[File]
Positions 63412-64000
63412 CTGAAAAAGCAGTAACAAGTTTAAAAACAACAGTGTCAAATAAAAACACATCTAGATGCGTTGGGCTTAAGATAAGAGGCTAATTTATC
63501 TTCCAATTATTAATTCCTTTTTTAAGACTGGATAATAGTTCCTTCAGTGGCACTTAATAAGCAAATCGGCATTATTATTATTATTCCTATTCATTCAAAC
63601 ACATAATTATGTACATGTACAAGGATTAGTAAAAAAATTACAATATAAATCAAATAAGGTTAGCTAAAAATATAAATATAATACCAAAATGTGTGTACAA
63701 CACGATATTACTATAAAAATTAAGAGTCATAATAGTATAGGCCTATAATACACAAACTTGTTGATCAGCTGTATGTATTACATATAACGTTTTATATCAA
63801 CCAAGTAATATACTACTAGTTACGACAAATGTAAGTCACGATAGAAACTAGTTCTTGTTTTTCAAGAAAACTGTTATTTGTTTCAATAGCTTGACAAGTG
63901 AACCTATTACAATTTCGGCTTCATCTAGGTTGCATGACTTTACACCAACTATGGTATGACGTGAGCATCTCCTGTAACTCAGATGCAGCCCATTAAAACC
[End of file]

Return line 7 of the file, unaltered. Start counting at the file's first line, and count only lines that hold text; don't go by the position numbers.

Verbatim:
63901 AACCTATTACAATTTCGGCTTCATCTAGGTTGCATGACTTTACACCAACTATGGTATGACGTGAGCATCTCCTGTAACTCAGATGCAGCCCATTAAAACC